The Time story, therefore, is definitely not well-researched and tends to read too much into too little and stitches together disconnected pieces of a nonexistent puzzle. The current administration has not yet formed a coherent policy vis-à-vis Syria, albeit they are opening up more and more to the Syrian opposition, the NSF in particular. But that only means that we have been talking more often, nothing concrete has so far come out of the talks except for a general agreement that the NSF is an important and credible opposition movement whose views and basic expectations warrant to be factored in whatever policy that the Administration ends up adopting with regard to Syria. NSF members in Europe are conducting similar activities there as well with their local governments. Indeed, the NSF recently opened an office in London.

Still, I don't really mind in principle being the central figure of a rumored covert operation, provided it is substantive and real. This one is just too bloody farcical, and I would like to believe that I am smarter than to be involved in something like this. I was exiled from Syria less than 15 months ago – not enough time in this day and age for one to lose his grip on the realities he left behind.

Everybody in Syria knows of the staged nature of the parliamentary elections there, exposing this fact to an external audience is important, of course, and it should be done, and it will be done I know, with or without overt or covert US support, but the results of this activity will not have a major impact, if any, on the standing of the Assad regime vis-à-vis the Syrian population, who have long grown accustomed to this periodic song-and-dance.

Nevertheless, should the Time story cause someone in Syria to worry, for whatever reason, then, it is good. But if it made them laugh it is even better. For I noticed that the Assads are at their worst when they are confident and joyful, so they might as well dance naked around the campfire, as far as I am concerned (I wouldn't mind doing that myself actually. It's been a while).
Finally, for those of you who saw "Muslim brotherhood" and thought that Ammar is not the kind of guy you would want to meet, here's what he's really involved in:
Meanwhile, I am, at this stage, a member of the board of the Tharwa Foundation USA, which was recently incorporated in Washington to conduct human rights and democracy activities along lines similar to our Tharwa Project in Syria with its focus on diversity issues. Tharwa Foundation USA will be the recipient of funds from a variety of donor organizations in the US, but nothing that directly comes from the US government (where our donors get their money, however, is their problem). Moreover, the Tharwa Foundation will not be carrying out any partisan activities, such as supporting any particular political candidate, party, or movement inside or outside Syria, or anywhere in the region (we have representatives in Lebanon, Egypt, Iraq, Palestine, Morocco and the Gulf).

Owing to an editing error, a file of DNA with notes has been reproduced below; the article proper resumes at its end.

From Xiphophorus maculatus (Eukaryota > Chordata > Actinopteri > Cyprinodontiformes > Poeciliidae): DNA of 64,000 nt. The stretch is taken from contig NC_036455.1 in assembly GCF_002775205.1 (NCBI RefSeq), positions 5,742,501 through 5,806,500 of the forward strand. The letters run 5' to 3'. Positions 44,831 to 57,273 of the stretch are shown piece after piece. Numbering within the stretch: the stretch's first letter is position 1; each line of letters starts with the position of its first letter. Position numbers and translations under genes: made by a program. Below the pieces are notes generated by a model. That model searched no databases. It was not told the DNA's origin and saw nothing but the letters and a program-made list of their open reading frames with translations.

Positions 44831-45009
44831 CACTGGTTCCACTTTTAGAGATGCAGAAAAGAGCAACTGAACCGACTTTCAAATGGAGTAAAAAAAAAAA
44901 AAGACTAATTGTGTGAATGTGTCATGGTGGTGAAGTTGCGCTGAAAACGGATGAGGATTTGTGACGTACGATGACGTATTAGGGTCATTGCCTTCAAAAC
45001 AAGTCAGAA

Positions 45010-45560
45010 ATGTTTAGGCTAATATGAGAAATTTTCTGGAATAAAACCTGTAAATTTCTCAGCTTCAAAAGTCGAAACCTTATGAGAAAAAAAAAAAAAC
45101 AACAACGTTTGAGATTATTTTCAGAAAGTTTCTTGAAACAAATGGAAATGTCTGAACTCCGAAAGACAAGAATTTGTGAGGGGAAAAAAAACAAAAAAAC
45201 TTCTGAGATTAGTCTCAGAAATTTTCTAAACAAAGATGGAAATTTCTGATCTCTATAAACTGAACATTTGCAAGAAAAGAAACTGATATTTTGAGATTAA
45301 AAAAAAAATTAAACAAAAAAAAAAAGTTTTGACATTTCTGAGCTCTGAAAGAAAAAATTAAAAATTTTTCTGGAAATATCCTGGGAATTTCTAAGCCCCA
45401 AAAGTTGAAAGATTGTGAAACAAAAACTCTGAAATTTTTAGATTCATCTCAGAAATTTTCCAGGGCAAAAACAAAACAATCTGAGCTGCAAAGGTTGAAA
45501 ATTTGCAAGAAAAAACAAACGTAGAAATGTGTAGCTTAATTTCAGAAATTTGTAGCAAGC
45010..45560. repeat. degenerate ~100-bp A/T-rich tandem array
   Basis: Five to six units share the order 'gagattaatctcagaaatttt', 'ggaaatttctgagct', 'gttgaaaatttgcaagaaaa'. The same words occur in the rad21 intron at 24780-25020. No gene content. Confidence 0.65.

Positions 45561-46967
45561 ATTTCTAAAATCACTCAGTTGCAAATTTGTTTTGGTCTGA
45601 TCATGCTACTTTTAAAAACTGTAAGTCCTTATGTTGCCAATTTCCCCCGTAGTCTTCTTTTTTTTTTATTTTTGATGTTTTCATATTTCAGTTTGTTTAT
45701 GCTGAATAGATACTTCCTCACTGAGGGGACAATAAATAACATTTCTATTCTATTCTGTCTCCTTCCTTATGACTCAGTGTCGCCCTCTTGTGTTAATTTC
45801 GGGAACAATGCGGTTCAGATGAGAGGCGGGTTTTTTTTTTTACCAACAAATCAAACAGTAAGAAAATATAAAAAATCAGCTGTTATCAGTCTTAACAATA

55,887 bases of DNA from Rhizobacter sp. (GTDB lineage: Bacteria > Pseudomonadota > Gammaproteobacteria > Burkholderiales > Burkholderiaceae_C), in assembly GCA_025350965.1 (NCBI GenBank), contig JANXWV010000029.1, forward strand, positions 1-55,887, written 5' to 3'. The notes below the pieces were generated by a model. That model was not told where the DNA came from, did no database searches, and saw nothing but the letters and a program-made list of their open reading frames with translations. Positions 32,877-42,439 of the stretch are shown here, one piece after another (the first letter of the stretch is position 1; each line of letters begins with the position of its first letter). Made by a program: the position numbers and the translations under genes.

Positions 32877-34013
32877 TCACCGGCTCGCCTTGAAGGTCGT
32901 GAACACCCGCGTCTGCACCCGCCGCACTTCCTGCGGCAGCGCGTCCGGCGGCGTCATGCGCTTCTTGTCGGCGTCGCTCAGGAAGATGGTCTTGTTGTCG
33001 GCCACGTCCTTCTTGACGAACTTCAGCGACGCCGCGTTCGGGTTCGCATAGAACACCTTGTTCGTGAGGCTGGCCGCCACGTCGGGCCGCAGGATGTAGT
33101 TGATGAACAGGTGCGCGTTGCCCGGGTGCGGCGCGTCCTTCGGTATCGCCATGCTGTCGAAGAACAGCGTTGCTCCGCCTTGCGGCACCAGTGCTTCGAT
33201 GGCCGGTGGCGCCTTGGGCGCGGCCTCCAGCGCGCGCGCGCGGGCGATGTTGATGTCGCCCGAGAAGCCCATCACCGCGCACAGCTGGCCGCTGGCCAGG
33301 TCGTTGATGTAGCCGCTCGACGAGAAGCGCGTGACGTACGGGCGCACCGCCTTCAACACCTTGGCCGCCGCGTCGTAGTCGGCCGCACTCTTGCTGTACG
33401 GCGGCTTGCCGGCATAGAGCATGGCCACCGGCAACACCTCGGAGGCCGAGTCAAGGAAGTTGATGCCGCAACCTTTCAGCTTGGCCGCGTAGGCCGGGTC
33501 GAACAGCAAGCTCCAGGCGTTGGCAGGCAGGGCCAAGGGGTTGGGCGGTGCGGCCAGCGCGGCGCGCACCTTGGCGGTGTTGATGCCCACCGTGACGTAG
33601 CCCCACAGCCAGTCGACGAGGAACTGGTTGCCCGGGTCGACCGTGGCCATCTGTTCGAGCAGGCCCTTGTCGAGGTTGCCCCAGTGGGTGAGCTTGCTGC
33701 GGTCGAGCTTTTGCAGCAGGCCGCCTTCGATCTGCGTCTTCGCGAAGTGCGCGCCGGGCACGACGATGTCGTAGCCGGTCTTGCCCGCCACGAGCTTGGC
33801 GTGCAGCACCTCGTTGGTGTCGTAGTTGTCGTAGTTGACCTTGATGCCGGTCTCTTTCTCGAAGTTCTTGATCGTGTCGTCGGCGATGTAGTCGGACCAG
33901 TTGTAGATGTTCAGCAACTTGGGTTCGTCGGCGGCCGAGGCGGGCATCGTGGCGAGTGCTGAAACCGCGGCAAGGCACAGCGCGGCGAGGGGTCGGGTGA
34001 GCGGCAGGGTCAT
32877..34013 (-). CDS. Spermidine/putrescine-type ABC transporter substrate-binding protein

My affiliation with the National Salvation Front has nothing to do with Tharwa, especially the branch in Syria, where the Tharwa team has always been critical of this recent aspect of my activism, albeit they accept my freedom to make my choices in these matters just as I accept theirs.

Indeed, Tharwa came to light in Syria in early 2003, following 2 years of preparation. The NSF, on the other hand, was established in Europe in March 2006. Tharwa emerged as a regional civic project that support dissident views, and is often run by dissidents. Still, it has no partisan affiliation with any existing political group inside or outside the country, and does not represent itself as a political operation anywhere. In fact, its members come from a variety of political backgrounds, not to mention ethnic and religious affiliations.
Lest you think Tharwa isn't what Ammar says it is, each time I visit Ammar's blog (which I do regularly - I subscribe to his RSS feed), he has a link to a Tharwa topic of the week. This week's link is the following:
Tharwa Topic of the Week: Why do Arabs pay more attention to the Arab-Israeli conflict than they do to the more bloody and equally long-standing conflicts in the Sudan and Somalia?
I think that's a question we would all like to see answered from an Arab perspective.

Read the whole thing, and bookmark Ammar's blog. It's worth visiting regularly.

Update 2:25 PM

The US State Department is now confirming that
"We are working to assist civil groups interested in promoting freedom and democracy in the Middle East. Furthermore, we are helping anyone who wants to promote freedom of expression in Syria, just like anywhere else in the world."
Update 5:00 PM

Soccer Dad has some interesting comments about this report.


At 11:25 AM, Anonymous Anonymous said...

Good post. I like how you took your time to explain what you think, adding everything together and working the pieces.